047. Building EOS, Discipline and Resilience with David Moss
David Moss, recently worked as the Senior Vice President of Tech Operations at He has experience as a CEO and entrepreneur as well at CTO for several technology companies and currently his is Founder of StrongBlock, and shares in this podcast the basic idea around what he and his team are creating now. In a talk he gave at a conference last year David had shared a story of telling Dan Larimer that he didn’t like the White Paper for EOS. Dan Larimer is the creator of some of the biggest projects in crypto, including BitShares, Steemit and EOS. And at the time, David wasn’t working with him, but he wanted to get across his ideas on how it could be improved. But I don’t know that just anyone could approach someone with that kind of a successful track record to just come right out and say, somethings wrong. David explained that what it takes is respect and the ability to be bold. And he goes on to share how much respect David has for him by saying “If I could have been offered an opportunity to work with somebody who's literally one of the top thinkers in blockchain technology, that's Dan, he has he has extraordinary insight on this and what it needs to be and how it's going to work and he sees all of that. If I could have signed up for something like that, my first question would be how much will all this cost?” David explains what some of his favourite blockchain use cases are, including for supply chain and logistics. And identity and using blockchain technology to support universal basic income.  “The same thing happened with a number of different types of things. If you look right now, Facebook, there is no other social app that's anywhere even close to as big but for a while, that wasn't necessarily going to be the case. A lot of it has to do with momentum and adoption and ease of use, and all sorts of other stuff. But people get very adamant about protecting their particular corner of the world. And sometimes it's just personal where they want they're defending it because they have a lot of invested into it. Here's my take.We all want blockchain to succeed.” One of the areas we get is to is David’s background as a professional musician. He shares how the discipline of practicing every day, and really honing his craft, continues to help him in his life now as a technologist and that discipline is something he’ll always carry with him as something to help him through challenging times.   He shares a story of an idea he had and a company he started around crowd funding, back before there was crowdfunding. People didn’t understand it, couldn’t quite wrap their head around how it would work. It was an idea that was just too early for the market and he explains how he got through that and what he learned because of it. David is a technologist, so we get into interoperability and the idea of different blockchains being able to interact or talk to each other. And we wrap up with David sharing his ideas on what it takes to change the world. StrongBlock   David Moss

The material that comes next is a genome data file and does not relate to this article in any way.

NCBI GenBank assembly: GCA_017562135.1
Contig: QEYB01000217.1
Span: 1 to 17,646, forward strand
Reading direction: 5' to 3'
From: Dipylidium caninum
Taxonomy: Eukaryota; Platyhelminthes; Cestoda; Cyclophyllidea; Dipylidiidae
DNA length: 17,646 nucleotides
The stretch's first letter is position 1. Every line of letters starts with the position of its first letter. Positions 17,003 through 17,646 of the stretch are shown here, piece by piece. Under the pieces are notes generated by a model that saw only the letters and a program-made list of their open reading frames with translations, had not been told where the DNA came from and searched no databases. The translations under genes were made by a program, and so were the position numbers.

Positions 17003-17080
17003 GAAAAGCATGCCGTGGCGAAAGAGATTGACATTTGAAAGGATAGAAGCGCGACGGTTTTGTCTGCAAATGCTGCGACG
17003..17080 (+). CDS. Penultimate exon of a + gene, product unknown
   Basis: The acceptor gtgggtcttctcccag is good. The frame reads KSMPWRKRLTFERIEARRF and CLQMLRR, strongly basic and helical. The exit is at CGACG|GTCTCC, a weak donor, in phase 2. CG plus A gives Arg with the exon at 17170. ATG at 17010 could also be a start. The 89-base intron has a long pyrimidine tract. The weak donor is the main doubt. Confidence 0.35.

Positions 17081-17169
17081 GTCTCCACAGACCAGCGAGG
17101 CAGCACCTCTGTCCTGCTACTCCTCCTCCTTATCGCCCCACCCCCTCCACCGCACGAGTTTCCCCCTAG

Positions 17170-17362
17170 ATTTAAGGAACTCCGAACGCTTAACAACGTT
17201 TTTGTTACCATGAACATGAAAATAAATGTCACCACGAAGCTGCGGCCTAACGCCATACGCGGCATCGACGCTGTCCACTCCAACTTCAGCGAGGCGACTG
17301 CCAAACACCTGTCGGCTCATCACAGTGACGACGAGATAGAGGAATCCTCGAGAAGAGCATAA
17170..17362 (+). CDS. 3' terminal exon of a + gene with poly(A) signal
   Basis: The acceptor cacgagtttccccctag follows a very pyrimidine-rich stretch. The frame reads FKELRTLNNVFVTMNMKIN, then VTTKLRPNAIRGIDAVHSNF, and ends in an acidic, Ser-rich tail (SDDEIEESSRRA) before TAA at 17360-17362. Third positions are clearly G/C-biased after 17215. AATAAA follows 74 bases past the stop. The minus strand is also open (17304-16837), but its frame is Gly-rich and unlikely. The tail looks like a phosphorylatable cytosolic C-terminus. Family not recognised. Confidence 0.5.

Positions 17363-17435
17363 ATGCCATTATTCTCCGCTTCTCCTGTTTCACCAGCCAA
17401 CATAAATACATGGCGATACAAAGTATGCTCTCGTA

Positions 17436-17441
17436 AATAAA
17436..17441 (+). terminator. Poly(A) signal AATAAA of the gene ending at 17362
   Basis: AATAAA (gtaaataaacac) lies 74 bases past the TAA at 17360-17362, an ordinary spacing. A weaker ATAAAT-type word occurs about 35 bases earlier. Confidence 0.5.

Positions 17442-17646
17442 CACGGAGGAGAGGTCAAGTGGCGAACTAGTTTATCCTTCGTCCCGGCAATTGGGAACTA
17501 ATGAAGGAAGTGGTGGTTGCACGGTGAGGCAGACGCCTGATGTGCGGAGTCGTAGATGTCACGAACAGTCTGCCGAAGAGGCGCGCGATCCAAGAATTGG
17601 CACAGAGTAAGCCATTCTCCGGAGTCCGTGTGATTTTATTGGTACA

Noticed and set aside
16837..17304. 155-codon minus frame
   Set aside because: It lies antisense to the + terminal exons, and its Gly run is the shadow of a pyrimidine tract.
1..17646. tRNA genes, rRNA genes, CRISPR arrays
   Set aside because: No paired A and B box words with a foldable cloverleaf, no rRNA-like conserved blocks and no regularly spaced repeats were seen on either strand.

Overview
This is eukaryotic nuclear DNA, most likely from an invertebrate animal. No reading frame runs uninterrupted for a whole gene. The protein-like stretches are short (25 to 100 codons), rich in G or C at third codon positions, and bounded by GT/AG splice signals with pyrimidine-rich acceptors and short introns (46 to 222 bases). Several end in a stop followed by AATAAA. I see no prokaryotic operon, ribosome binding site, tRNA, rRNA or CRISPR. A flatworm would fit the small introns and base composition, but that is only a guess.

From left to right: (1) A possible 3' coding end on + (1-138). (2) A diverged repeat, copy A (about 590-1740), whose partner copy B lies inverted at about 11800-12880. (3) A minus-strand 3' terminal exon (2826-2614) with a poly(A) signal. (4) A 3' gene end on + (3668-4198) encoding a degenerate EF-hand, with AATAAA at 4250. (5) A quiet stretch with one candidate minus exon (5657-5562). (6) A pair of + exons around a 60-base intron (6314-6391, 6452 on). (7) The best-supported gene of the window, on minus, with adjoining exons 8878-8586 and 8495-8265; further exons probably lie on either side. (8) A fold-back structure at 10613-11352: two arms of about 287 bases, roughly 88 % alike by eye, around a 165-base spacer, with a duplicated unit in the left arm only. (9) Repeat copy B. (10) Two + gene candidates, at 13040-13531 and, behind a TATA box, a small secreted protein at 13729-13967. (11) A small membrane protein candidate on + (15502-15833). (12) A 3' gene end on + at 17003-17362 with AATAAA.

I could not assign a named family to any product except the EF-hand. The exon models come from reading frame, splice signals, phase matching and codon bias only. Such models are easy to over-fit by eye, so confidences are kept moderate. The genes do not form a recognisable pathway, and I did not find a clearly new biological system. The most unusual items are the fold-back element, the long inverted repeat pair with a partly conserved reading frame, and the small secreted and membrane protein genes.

046. Leading Information Democratization w/ Anthony Di Iorio